I only knew Bob Everton through the Political Media course he taught at SFU this autumn. I signed up at the last minute, and almost dropped the course. I’m glad I didn’t.
My first impression of Bob was of someone enthusiastic and energetic to the point of being wacky. As I continued the course, and talked to him in and out of class, I found he was an intelligent thoughtful man who put great effort into teaching his students. He told me he spent close to an hour each grading 35 class projects, each of which included newspaper and video submissions.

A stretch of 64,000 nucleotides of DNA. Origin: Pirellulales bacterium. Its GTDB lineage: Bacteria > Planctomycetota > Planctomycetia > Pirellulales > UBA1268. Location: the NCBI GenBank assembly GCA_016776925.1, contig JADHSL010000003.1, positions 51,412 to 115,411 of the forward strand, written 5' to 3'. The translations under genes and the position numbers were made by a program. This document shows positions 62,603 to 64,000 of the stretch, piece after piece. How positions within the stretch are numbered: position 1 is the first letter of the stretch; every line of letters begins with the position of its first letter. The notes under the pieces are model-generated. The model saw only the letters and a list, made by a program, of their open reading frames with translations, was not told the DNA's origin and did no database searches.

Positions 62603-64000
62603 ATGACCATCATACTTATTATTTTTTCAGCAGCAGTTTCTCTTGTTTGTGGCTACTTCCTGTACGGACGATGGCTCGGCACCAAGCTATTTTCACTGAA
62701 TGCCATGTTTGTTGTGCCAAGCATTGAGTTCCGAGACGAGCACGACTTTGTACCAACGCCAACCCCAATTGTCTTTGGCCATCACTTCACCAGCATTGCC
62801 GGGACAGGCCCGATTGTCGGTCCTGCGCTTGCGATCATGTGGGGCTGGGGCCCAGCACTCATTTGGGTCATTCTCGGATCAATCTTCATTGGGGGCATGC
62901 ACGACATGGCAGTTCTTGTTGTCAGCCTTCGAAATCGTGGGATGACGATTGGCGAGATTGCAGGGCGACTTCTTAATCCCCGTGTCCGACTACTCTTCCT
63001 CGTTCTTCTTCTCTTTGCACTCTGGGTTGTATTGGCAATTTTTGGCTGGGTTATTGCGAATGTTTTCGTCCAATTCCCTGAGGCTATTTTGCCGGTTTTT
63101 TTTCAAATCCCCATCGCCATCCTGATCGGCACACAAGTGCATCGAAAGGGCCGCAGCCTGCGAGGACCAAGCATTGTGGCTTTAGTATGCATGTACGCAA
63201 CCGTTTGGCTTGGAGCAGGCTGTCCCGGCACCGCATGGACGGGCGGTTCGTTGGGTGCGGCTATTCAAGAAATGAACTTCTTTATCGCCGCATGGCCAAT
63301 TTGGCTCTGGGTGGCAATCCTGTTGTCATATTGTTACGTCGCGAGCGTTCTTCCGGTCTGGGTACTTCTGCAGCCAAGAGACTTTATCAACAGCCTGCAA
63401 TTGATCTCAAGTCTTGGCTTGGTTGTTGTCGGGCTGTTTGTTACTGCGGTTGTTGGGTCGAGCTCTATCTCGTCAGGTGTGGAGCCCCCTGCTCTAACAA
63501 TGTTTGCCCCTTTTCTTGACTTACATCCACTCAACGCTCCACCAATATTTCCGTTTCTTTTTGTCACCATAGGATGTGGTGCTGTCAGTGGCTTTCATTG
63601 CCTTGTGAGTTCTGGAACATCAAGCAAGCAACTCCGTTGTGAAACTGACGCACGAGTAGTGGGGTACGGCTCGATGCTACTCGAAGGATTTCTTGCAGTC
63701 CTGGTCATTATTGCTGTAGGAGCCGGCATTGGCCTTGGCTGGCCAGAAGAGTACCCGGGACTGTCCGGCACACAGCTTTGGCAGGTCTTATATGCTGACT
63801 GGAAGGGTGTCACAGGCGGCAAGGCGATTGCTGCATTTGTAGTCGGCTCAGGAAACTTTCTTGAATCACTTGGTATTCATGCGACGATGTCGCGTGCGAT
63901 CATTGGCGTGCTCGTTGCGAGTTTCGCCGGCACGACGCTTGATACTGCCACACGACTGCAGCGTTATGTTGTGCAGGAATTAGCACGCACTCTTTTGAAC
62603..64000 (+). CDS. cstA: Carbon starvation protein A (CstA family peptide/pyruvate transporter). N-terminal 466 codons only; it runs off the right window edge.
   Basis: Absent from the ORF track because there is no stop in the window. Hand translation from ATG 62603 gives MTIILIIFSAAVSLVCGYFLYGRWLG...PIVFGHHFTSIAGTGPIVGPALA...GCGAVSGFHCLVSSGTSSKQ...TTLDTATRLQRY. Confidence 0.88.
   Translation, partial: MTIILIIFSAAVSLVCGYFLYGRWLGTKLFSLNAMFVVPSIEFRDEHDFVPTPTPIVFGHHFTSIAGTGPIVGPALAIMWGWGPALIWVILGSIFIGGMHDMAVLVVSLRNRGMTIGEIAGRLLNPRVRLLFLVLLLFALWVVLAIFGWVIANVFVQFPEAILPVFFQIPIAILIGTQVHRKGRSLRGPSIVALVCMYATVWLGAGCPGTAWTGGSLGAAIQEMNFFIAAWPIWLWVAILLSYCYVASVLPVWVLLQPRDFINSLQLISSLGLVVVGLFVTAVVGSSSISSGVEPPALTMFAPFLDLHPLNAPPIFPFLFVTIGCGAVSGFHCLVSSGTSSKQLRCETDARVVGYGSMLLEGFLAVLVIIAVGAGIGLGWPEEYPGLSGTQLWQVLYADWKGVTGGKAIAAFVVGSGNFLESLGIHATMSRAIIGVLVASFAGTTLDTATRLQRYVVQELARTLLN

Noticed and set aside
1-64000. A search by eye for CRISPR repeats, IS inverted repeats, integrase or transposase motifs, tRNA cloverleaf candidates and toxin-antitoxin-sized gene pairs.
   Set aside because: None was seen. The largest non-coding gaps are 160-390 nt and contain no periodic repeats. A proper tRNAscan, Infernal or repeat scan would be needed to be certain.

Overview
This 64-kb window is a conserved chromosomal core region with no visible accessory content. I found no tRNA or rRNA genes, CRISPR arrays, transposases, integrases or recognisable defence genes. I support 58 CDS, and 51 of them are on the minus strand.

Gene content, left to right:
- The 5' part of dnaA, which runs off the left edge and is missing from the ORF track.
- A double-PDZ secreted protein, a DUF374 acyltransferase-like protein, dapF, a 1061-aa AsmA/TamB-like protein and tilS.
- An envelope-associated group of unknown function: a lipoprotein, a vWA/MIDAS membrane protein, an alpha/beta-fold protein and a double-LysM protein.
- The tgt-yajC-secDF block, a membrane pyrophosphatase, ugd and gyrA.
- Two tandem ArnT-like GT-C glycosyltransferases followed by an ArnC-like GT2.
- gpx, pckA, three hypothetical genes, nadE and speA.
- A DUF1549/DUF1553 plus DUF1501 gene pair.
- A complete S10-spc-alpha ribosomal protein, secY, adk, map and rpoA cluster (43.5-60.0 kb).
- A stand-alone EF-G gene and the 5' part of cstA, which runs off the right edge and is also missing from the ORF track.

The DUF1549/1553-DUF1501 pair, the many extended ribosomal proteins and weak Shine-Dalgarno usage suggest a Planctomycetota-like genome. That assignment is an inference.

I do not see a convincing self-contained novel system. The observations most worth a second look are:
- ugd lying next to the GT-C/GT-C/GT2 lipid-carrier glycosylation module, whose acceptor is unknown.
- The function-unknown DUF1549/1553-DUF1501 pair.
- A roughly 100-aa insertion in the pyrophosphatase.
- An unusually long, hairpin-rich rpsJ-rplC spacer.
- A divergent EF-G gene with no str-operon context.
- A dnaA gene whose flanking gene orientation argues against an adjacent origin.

Bob was incredibly personable. Whenever I spoke to him he always had a great big smile. He would greet me by name, and it wasn’t just me: in a class of seventy he would call out the names of students asking questions.
His views were sometimes eccentric, but I realized it was they and his enthusiasm for the subject which gave the class energy. By the end of the course, I had decided I wanted to keep in touch as a friend with a man I had thought was a nutty professor. The day before he died, I sent him an email about a bit of history I thought might be useful for teaching the course in the future. I looked forward to discussing it with him: I would have valued his opinion. Now I know why I never received a reply.
Bob Everton died of a heart attack last Friday, 17 December 2004. He was 55.